The former state building companies were consciously refused contracts to work on what rebuilding there was. Typically workers were left without wages, and in at least one of the organisations are still owed over a year's wages. Assets are being sold off to finance redundancies - from having several thousand workers, these companies are left with several hundred on the books.
Taking the place of these former state companies, over 500 small construction companies have sprung up. Usually employing less than ten people they can even pay higher wages than the former giants but for the simple reason that the new employers do not pay taxes and insurance for the staff.
More often than not, workers at these small companies are still formally employed by one of the giants, who pay their tax and insurance for them. Although many of these companies have earned a reputation as cowboys, they still have the advantage in competing for work as freed from "overheads" they can undercut the larger companies' prices.
Many of the smaller companies have direct connections to the bureaucrats and politicians who, at the behest of the Western powers, have divided up control of the country between themselves.
No talk here of a level playing field - Western donors openly encourage and assist the so-called small and medium companies, which they see as the basis of a new, private-sector dominated economy. And one of the most active Western donors is none other than Clare Short's Department for International Development!
Clearly, the same fate awaits "liberated" Iraq. Already USAid, the US government's foreign aid vehicle has announced its policy based on a rushed programme of privatisation.
After years of UN sanctions which have left millions of Iraqis in dire poverty and the devastation of war, the masses will see their jobs destroyed and living standards further devastated all for the sake of free enterprise.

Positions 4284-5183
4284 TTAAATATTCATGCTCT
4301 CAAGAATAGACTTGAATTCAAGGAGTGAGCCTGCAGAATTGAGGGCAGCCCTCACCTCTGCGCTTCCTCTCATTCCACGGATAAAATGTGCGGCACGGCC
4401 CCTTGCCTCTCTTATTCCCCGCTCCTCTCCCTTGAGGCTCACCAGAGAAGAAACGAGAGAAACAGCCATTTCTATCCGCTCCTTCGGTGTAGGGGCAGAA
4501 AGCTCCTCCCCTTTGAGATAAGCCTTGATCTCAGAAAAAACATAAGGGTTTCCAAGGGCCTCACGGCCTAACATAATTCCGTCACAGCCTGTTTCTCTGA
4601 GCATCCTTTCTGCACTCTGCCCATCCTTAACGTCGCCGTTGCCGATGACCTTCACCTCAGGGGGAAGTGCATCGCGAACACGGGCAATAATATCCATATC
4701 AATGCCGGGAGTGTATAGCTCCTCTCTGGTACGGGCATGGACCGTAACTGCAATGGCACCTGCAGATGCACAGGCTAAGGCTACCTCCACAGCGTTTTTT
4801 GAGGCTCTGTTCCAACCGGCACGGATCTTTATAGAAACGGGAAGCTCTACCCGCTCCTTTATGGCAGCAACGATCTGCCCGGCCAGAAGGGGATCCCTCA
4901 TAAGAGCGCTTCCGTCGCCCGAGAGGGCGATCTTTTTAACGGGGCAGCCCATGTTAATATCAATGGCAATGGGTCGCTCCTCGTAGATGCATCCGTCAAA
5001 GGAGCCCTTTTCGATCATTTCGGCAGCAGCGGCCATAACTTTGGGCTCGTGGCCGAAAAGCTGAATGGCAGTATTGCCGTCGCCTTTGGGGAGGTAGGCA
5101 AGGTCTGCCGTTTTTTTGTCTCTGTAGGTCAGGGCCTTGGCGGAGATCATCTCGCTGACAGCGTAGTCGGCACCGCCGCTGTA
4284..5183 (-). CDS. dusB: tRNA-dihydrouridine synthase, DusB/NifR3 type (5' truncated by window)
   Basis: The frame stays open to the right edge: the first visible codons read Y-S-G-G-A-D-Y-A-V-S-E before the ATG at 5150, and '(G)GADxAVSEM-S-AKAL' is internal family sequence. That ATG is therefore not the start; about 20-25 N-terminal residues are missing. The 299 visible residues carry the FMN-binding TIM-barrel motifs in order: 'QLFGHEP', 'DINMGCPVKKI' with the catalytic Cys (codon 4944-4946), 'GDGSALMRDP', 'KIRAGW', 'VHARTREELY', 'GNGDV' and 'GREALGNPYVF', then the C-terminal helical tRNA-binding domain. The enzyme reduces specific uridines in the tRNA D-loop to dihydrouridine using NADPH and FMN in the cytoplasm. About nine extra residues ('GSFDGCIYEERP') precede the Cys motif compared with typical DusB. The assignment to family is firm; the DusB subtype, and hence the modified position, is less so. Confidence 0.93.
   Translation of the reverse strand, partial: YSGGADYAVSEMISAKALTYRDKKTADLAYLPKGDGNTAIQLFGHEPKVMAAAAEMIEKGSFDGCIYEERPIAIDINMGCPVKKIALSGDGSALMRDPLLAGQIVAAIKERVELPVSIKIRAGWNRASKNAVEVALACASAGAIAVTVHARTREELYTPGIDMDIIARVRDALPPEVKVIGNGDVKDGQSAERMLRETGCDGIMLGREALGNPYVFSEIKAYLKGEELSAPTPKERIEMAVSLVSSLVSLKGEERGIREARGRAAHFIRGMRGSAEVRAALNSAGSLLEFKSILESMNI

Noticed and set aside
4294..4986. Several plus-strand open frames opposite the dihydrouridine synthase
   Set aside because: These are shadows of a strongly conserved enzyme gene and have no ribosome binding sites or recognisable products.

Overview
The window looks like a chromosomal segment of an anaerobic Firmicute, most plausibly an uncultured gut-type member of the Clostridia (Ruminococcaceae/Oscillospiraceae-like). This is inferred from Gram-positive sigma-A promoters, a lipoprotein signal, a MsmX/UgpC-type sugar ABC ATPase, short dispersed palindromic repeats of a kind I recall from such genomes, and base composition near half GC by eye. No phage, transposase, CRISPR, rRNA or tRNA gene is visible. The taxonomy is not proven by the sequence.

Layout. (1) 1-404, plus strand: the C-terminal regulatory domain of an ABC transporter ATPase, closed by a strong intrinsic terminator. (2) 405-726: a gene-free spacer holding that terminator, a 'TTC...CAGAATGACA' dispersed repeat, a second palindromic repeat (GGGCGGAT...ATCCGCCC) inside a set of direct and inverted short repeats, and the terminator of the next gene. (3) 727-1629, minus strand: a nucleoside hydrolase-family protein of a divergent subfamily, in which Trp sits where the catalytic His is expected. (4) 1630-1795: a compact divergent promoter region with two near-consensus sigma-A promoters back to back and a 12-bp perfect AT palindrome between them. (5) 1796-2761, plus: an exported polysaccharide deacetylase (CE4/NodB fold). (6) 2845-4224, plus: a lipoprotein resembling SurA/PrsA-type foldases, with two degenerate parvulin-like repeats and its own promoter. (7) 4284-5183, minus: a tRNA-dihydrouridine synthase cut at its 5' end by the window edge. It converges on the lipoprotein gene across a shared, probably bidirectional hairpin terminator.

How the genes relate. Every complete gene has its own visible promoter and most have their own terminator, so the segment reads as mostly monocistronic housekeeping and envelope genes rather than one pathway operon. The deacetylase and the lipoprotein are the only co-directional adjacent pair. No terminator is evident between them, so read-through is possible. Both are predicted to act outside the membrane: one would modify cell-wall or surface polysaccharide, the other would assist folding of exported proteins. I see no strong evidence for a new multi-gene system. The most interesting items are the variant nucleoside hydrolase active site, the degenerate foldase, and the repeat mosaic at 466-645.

Still Poor and Gangster-ridden
BOSNIA-HERZEGOVINA emerged, stillborn, out of the civil wars and chaos of the break-up of the former Yugoslavia.
Members of Yugoslavia's Stalinist ruling caste - who included Slobodan Milosevic in Serbia, Franjo Tudjman in Croatia and Alija Izetbegovic in Bosnia - tried to cling to power by carving out territory and promoting an oppressive nationalism.
The collapse of Yugoslavia in 1990 was encouraged by Western leaders, especially Margaret Thatcher and Germany's Helmut Kohl, who were keen to restore capitalism to the region.
Despite Bosnia's multi-ethnic make-up and a cosmopolitan capital, Sarajevo, without a mass socialist alternative to challenge the ex-Stalinist nationalists and pro-capitalist elements, the working class was divided. This led to the country's break-up after 'independence' in 1991, followed immediately by a bloody war with millions of refugees and genocidal 'ethnic cleansing'.
The arming of Muslim and Croat nationalist armies by the US eventually tipped the military balance against the Serb forces and in December 1995 Milosevic signed the US-brokered Dayton Agreement.
Dayton was meant to secure a prosperous, peaceful multi-ethnic state. In reality Bosnia remains a cantonised, impoverished entity, run by corrupt nationalists and dependent upon Western cash and 12,000 armed "peacekeepers" of Nato's Stabilisation Force (S-FOR).
WAR IN Bosnia caused production to collapse by 80% from 1990 to 1995. National output (GDP) remains below the 1990 level. Unemployment is at 40%. International reconstruction aid often ends up in the coffers of the gangster nationalist political parties that are considered the chief obstacles to peace.
In The Socialist 4 April 2003: